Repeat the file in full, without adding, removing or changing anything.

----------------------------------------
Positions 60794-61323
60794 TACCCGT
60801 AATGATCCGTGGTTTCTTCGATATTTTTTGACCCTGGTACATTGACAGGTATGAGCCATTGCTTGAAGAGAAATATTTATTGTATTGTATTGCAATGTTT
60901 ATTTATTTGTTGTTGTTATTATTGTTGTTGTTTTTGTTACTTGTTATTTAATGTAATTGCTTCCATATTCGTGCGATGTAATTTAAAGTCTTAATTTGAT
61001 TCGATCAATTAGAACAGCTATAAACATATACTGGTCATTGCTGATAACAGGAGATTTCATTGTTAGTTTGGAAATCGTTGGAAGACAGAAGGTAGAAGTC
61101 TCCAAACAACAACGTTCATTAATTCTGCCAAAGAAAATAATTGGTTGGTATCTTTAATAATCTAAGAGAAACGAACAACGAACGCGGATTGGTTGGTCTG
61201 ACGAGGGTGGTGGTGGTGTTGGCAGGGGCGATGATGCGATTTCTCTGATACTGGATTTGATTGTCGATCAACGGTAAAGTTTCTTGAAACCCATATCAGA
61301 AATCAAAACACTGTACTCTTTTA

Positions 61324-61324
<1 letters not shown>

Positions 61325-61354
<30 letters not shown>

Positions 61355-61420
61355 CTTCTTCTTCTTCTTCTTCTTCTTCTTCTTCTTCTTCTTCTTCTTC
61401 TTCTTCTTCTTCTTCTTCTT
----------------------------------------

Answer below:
Positions 60794-61323
60794 TACCCGT
60801 AATGATCCGTGGTTTCTTCGATATTTTTTGACCCTGGTACATTGACAGGTATGAGCCATTGCTTGAAGAGAAATATTTATTGTATTGTATTGCAATGTTT
60901 ATTTATTTGTTGTTGTTATTATTGTTGTTGTTTTTGTTACTTGTTATTTAATGTAATTGCTTCCATATTCGTGCGATGTAATTTAAAGTCTTAATTTGAT
61001 TCGATCAATTAGAACAGCTATAAACATATACTGGTCATTGCTGATAACAGGAGATTTCATTGTTAGTTTGGAAATCGTTGGAAGACAGAAGGTAGAAGTC
61101 TCCAAACAACAACGTTCATTAATTCTGCCAAAGAAAATAATTGGTTGGTATCTTTAATAATCTAAGAGAAACGAACAACGAACGCGGATTGGTTGGTCTG
61201 ACGAGGGTGGTGGTGGTGTTGGCAGGGGCGATGATGCGATTTCTCTGATACTGGATTTGATTGTCGATCAACGGTAAAGTTTCTTGAAACCCATATCAGA
61301 AATCAAAACACTGTACTCTTTTA

Positions 61324-61324
<1 letters not shown>

Positions 61325-61354
<30 letters not shown>

Positions 61355-61420
61355 CTTCTTCTTCTTCTTCTTCTTCTTCTTCTTCTTCTTCTTCTTCTTC
61401 TTCTTCTTCTTCTTCTTCTT